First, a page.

About Registering a Domain Name
Thousands of professionals use e-mail every day under “free” e-mail providers such as Gmail, Yahoo, Hotmail, Outlook, and Juno. If you’re in business, you owe it to yourself to create an identity. Not only is this a good plan for branding your business, but it’s also a good plan for establishing a permanent “world address.”
Many years ago I registered my name, jongriffith.com because I wanted exclusive ownership of that name. I wanted complete and total control over all of the traffic that the internet sent to that domain name.
Think of a domain name as your surname. No matter where you go, no matter where you live, your name will always be the same. Your numeric address over time will change, but your NAME will always be the same.
In the internet world, we don’t refer to destinations like we do in the world of the U.S. Postal Service, although the system is similar. There’s the Griffith family household at 1234 Main Street, and there’s jongriffith.com at some arbitrary, hidden number that would be too hard to remember.
I bet, in fact, that even though you know where some of your friends and family live, by landmarks alone, you don’t know their address. You also wouldn’t know if they moved unless they told you, and if they did move, they would have to tell you.
On the interwebs, if you move, if your “house” is burned down, (your house being the computer where your website and e-mail reside,) you never have to tell anyone that you’ve changed your address.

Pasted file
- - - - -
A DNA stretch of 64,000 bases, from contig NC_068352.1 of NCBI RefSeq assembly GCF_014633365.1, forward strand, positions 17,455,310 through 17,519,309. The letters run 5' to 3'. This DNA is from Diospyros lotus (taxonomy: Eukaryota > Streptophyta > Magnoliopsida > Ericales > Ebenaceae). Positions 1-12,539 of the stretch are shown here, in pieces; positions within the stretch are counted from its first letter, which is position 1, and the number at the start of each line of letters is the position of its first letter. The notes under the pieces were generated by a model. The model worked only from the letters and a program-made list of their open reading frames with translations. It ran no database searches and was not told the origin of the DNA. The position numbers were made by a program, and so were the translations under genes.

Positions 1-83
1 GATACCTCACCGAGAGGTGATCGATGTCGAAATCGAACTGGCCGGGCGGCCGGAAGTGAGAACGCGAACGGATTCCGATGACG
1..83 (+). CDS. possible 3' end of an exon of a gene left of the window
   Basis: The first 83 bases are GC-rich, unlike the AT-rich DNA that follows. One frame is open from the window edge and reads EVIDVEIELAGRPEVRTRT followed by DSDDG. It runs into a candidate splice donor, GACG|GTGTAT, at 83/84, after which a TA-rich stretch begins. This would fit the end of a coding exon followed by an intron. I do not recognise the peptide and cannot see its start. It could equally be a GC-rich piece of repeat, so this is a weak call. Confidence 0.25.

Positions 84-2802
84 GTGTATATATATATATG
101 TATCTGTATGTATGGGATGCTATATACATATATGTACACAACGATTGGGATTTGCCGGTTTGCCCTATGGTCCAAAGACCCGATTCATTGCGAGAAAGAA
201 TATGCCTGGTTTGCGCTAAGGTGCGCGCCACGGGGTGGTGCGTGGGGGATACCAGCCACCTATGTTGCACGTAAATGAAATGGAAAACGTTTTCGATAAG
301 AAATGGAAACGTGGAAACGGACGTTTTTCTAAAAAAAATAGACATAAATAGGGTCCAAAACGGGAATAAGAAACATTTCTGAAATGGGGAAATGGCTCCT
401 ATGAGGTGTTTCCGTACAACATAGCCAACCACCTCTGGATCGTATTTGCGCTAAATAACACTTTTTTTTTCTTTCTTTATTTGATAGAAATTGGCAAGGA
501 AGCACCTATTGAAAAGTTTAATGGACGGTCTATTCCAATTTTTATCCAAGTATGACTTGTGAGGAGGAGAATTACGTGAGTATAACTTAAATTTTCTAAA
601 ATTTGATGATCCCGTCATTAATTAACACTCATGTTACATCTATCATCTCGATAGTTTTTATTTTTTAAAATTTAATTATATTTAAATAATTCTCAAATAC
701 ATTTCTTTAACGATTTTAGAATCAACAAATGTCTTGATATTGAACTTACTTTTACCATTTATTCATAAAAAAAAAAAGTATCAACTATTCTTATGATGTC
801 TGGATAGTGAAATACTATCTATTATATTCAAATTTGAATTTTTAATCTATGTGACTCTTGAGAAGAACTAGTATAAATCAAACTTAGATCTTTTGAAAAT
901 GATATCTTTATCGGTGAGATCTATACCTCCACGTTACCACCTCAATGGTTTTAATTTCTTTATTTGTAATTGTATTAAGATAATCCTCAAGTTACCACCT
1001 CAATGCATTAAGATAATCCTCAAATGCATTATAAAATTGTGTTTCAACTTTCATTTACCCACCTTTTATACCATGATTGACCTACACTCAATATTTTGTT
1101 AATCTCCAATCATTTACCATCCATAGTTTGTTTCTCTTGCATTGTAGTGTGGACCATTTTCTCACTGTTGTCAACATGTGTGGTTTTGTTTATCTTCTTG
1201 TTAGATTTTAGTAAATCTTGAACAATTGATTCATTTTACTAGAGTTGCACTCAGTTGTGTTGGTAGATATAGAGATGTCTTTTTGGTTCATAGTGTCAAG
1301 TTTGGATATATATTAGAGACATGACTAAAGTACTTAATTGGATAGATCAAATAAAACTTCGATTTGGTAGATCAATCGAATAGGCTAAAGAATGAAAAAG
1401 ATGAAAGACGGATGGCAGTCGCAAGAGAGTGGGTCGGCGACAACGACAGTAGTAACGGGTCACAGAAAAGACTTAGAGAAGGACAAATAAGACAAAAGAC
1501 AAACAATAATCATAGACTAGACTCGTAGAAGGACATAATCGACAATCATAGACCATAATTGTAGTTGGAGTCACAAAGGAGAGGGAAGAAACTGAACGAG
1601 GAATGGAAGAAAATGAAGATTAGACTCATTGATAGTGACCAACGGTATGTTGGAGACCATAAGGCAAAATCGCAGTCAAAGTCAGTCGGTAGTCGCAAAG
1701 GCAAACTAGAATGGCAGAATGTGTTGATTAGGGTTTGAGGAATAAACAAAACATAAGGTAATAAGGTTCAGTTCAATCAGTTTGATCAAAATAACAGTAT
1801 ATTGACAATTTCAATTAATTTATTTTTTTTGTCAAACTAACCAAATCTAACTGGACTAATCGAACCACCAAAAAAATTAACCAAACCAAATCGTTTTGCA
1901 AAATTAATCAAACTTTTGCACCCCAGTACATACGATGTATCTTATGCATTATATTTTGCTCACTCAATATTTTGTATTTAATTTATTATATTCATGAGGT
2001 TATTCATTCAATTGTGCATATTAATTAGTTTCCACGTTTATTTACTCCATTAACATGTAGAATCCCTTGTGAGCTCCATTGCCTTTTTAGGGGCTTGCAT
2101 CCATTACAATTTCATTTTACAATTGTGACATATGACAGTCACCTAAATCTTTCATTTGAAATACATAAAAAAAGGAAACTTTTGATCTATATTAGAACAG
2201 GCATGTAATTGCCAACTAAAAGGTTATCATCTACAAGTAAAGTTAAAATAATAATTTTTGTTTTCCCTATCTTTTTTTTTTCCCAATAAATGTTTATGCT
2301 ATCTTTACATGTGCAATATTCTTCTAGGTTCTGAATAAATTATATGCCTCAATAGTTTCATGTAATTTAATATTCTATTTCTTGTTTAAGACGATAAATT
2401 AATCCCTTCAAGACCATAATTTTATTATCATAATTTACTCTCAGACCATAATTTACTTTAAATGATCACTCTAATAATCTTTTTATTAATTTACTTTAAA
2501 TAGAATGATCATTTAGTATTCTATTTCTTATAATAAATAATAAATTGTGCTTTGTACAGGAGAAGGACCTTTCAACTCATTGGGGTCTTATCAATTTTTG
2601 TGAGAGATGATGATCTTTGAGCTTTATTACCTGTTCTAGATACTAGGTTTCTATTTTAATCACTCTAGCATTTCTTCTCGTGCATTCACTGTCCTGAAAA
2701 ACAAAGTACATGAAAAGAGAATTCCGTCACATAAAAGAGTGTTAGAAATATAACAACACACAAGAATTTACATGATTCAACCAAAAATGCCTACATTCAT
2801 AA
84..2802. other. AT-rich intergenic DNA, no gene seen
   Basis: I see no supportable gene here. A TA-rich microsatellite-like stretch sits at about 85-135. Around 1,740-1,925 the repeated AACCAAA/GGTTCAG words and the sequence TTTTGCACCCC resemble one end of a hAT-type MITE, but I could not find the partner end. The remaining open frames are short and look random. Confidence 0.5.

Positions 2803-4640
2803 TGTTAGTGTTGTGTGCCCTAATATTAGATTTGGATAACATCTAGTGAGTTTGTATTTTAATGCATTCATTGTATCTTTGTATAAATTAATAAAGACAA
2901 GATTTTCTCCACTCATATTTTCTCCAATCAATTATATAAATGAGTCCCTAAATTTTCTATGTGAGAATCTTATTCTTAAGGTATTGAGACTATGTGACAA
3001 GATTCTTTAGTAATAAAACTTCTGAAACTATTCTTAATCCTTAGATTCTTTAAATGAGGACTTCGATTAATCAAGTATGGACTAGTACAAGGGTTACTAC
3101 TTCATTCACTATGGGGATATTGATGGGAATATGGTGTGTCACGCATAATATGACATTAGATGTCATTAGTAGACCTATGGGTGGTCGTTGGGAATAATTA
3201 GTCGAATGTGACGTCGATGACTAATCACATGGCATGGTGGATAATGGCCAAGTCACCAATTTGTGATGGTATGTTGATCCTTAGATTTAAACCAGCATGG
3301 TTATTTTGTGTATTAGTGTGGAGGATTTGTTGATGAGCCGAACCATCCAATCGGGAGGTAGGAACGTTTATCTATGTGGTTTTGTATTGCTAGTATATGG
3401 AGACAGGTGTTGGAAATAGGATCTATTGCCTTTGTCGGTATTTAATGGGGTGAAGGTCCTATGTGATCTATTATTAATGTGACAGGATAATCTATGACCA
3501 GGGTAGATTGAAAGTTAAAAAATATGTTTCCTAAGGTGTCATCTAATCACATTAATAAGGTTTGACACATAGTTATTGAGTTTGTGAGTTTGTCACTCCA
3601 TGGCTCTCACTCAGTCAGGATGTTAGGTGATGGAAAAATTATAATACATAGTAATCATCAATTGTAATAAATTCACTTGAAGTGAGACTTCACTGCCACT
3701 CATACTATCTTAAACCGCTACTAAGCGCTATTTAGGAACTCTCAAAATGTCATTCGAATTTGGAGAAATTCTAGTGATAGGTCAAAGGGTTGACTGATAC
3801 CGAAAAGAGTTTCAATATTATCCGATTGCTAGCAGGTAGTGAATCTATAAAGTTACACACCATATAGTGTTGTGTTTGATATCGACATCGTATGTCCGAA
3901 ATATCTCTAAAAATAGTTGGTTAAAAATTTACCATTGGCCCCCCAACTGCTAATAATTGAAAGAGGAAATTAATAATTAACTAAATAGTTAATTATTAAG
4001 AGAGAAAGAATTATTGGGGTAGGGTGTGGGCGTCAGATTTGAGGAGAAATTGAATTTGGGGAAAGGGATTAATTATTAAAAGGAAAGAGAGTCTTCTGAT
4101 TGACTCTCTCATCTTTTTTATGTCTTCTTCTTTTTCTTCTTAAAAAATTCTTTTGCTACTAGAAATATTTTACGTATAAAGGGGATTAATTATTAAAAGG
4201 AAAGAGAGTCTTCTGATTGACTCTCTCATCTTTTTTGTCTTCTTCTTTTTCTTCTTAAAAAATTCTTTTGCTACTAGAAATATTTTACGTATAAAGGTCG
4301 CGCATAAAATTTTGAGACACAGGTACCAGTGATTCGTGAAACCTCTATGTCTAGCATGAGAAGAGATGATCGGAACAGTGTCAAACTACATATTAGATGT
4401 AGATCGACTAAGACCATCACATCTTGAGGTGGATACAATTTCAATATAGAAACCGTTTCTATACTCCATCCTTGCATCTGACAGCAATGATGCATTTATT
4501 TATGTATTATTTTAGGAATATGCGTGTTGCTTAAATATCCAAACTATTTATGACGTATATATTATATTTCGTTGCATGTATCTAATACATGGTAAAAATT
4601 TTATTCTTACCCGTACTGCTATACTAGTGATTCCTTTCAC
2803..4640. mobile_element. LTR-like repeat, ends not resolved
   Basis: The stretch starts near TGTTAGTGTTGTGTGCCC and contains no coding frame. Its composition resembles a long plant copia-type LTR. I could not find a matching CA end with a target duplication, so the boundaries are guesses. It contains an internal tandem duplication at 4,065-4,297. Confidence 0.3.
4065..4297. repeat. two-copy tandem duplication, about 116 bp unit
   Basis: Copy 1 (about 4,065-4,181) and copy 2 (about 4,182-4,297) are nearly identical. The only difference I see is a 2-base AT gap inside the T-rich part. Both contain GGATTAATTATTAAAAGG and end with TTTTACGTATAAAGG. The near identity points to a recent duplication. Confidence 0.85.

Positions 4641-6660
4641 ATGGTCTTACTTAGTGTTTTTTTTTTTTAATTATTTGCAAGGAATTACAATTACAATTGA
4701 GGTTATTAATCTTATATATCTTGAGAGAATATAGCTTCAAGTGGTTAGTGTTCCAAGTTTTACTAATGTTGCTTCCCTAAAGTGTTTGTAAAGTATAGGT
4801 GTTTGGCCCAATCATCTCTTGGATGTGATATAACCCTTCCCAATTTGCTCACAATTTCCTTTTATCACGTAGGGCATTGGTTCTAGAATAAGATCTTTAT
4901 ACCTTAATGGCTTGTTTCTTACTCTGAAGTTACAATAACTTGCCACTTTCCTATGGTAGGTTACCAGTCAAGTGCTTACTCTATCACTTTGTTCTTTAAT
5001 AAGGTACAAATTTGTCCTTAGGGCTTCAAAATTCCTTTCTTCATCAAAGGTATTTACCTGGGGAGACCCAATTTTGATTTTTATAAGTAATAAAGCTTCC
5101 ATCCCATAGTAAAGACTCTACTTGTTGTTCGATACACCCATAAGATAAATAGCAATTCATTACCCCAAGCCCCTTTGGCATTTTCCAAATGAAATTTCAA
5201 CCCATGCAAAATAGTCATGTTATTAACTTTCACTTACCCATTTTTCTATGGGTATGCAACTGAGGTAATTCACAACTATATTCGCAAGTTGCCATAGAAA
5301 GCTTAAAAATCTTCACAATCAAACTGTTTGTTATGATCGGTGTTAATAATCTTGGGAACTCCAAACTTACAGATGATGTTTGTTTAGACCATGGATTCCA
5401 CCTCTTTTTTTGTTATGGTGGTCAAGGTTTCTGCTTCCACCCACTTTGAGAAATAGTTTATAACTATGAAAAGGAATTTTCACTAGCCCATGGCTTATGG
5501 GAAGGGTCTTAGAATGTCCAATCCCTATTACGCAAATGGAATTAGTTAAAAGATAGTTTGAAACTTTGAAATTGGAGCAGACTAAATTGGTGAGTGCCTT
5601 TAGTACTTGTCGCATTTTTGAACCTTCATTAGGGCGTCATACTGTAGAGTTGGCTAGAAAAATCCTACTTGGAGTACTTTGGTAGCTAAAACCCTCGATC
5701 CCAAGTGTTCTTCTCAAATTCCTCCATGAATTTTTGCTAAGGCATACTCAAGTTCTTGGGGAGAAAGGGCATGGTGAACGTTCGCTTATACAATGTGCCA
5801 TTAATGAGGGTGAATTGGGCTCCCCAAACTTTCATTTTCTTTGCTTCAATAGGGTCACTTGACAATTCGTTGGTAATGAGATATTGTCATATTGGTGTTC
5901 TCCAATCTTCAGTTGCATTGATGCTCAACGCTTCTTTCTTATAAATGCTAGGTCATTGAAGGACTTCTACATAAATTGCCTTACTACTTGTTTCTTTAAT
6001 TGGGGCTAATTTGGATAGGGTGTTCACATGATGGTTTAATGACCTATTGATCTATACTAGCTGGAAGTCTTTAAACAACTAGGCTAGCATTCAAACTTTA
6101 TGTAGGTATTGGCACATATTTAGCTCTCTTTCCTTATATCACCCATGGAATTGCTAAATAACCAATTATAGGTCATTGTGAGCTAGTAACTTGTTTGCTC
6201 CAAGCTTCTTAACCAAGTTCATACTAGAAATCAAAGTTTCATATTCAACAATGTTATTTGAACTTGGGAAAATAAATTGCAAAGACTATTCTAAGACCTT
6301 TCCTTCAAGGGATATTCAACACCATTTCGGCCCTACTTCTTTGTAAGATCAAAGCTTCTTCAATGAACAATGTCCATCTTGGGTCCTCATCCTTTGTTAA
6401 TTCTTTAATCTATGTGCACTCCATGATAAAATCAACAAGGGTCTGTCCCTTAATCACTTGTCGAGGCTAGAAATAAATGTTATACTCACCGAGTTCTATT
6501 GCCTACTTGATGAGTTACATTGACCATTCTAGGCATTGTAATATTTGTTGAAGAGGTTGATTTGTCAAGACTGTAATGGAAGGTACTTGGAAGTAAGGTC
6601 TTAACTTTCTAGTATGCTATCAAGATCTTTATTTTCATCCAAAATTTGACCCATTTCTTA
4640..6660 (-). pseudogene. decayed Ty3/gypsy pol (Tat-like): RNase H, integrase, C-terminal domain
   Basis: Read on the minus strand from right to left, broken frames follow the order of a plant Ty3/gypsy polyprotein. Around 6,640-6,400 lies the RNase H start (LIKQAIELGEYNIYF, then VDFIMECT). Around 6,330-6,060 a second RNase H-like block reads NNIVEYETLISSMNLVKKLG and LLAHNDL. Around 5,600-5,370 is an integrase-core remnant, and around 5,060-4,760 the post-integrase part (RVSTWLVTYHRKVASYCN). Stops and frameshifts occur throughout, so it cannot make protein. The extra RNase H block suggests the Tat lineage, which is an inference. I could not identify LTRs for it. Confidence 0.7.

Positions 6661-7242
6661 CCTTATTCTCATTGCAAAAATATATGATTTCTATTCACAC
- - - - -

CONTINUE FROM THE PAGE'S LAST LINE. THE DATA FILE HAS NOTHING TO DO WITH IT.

This is NOT the case if you use Yahoo.com, or Juno.com as your e-mail provider. Imagine one day that Yahoo announces that they’re either a) ending free e-mail as you know it, or b) went out of business, or c) changed their name. Now you’re stuck having to announce to everyone, yet again, that your “digital address” has changed. In the process you lose connection with some people because there was an interruption in continuity between you and that person.
Establishing your own domain to handle your website –and– your e-mail traffic will eliminate this from EVER being a possibility. You probably apply this logic already to your cell-phone, which should, unless the entire system changes one day, always be the same number, for the rest of your life. Why not make your e-mail address behave the same way?
Using Google Apps for Domains (let’s just make the safe assumption that Google isn’t going anywhere) you can establish a domain name and a permanent online web-presence that will never change.[add_to_cart id=”55946″ sku=”GAEO”]